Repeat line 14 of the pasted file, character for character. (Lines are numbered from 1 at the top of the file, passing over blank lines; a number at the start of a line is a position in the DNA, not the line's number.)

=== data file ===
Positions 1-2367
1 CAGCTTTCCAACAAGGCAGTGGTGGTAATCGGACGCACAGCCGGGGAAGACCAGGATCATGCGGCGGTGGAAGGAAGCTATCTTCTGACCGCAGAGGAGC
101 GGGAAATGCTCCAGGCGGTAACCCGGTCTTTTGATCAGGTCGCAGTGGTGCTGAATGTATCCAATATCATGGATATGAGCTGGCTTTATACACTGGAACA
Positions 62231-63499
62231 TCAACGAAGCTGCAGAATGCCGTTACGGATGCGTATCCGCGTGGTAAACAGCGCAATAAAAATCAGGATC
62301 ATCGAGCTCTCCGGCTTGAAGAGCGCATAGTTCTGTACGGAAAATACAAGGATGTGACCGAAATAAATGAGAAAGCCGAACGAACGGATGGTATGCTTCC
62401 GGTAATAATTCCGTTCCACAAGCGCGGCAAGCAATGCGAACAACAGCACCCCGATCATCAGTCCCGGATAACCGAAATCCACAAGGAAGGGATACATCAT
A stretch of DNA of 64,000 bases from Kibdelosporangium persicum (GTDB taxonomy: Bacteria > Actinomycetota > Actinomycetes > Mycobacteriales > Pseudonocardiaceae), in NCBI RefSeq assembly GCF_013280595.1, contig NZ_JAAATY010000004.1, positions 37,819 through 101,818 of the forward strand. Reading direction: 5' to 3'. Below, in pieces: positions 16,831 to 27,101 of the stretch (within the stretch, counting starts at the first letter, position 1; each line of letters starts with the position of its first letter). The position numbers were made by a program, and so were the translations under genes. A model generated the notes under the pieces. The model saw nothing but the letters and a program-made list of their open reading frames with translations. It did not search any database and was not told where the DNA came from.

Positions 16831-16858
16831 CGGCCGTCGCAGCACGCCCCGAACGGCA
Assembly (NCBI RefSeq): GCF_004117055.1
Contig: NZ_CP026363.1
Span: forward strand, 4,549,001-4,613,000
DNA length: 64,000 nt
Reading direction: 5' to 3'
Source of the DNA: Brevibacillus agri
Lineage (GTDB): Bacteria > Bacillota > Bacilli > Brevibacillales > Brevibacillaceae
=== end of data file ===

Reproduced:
DNA length: 64,000 nt